Sarah Richardson earned a BS in biology from the University of Maryland in 2004 and a PhD in human genetics and molecular biology from Johns Hopkins University School of Medicine in 2011. She was awarded a Department of Energy Computational Science Graduate Fellowship to pursue research on algorithms for the design of synthetic nucleotide sequences and the engineering and assembly of a synthetic yeast genome. Sarah joined the Lawrence Berkeley National Laboratory in 2012 as a Distinguished Postdoctoral Fellow in Genomics at the DOE Joint Genome Institute and Joint BioEnergy Institute to work on massive-scale synthetic biology projects and the genomics of non-model bacteria. In 2015 she was awarded a L’Oréal Women in Science postdoctoral fellowship to pursue her work on cryptic CRISPR systems. As chief scientist of Ignition Genomics, she is dedicated to the development of clever genetic tools for overlooked or underexploited bacteria.
Lalitha Sundaram received her primary introduction to synthetic biology was with the University of Cambridge and Edinburgh’s Arsenic Biosensor Collaboration which devised a bacterial biosensor to detect groundwater arsenic in LMICs. Lalitha developed a strategy to take this novel synthetic biology product from bench to field, focusing on the international regulatory landscape and responsible research and innovation. Lalitha has subsequently been awarded a Postdoctoral Research Project Fellowship at King’s College London, where she investigates the opportunities and challenges facing emerging biotechnologies in global health more broadly. Upon completion of this fellowship, she is slated to take up a post at the University of Cambridge’s Centre for the Study of Existential Risk, where her portfolio will include investigating biorisks such as engineered pathogens, DIY-bio and gene synthesis as well as the risks posed by not exploiting emerging biotechnologies to tackle emerging concerns. Lalitha’s PhD research, also at the University of Cambridge, used a combination of bioinformatic, next-generation sequencing and molecular biology tools to explore host-cell metabolic and microRNA changes following infection by the pathogenic parasite Toxoplasma gondii.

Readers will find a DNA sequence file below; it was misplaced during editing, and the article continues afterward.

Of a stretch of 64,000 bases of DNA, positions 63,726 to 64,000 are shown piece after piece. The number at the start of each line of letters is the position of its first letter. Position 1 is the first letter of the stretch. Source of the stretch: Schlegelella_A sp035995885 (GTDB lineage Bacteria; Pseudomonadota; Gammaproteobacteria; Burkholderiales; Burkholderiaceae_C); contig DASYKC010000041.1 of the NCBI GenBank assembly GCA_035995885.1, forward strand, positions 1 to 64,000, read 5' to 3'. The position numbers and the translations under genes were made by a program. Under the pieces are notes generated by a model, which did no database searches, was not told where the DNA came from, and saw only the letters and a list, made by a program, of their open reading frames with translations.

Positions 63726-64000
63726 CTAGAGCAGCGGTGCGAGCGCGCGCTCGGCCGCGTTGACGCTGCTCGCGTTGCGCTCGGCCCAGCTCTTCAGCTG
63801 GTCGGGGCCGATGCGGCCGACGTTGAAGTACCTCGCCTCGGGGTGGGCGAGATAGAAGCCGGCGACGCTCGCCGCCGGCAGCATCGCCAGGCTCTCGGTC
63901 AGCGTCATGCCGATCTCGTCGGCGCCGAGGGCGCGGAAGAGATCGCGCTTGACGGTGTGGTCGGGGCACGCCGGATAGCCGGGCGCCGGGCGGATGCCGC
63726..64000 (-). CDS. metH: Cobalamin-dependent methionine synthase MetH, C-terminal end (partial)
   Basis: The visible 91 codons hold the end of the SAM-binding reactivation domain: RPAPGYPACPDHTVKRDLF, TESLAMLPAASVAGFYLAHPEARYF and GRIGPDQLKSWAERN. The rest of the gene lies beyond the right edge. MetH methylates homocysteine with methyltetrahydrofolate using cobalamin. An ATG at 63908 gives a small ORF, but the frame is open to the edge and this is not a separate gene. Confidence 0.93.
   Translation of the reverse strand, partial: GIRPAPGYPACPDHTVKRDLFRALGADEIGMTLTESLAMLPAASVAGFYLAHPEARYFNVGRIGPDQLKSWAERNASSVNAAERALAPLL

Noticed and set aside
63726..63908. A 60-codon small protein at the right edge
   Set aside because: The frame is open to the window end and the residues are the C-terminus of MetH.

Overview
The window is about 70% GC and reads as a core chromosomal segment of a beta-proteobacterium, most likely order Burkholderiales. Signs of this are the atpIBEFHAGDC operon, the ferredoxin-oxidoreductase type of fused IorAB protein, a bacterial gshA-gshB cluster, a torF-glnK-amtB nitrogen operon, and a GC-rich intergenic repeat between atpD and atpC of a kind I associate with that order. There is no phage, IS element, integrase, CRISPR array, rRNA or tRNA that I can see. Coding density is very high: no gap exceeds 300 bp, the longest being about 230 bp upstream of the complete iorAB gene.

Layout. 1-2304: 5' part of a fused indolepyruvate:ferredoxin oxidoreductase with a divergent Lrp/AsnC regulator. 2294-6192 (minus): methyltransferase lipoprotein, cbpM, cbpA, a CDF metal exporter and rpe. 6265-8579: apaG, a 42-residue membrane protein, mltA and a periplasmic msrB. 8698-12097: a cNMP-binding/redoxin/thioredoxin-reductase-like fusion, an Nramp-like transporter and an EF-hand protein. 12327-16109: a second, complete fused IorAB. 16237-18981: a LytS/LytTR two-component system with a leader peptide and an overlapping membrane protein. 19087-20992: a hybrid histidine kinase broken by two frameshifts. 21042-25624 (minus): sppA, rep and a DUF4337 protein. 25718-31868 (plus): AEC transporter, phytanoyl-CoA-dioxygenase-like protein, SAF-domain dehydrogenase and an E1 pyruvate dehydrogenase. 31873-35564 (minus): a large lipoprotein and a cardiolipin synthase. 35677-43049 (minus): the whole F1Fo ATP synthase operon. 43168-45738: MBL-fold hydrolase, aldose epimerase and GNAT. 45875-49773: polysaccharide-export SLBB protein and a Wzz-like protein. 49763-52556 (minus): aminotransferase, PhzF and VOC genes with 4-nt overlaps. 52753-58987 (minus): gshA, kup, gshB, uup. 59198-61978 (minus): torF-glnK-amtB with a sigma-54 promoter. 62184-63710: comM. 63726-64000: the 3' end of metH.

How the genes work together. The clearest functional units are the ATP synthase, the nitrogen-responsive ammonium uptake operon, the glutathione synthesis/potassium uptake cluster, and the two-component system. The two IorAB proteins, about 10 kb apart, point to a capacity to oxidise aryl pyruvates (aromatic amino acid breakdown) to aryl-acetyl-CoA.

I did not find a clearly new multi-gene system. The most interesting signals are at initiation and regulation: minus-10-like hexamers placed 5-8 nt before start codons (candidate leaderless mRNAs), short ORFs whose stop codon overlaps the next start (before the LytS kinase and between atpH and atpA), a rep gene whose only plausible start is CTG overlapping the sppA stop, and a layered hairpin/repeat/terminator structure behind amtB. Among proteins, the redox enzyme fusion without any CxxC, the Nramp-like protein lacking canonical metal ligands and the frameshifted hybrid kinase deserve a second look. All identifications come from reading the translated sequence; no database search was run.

Sean Ward is a serial entrepreneur, first in the music industry with Relatable, and currently in synthetic biology with Synthace. At Synthace, one of the UK’s leading synbio companies, Sean is driving the work on Antha, a high-level language for the reproducible and transferable execution of biological working practices. Before founding Synthace, Sean was a research associate in Bioinformatics at University College London, where he conducted research into protein folding, protein structure prediction and gene coding. Prior to his work in bioinformatics, Sean was the co-founder and CTO of Relatable, a leading US-based acoustic fingerprinting company, whose customers included major peer-to-peer companies such as Napster, as well as consumer electronics manufacturers, royalty collection agencies and major labels. Sean has a BSc in computer science from UCL. Sean is also an advisor on synthetic biology to the UK’s Biotechnology and Biological Sciences Research Council (BBSRC).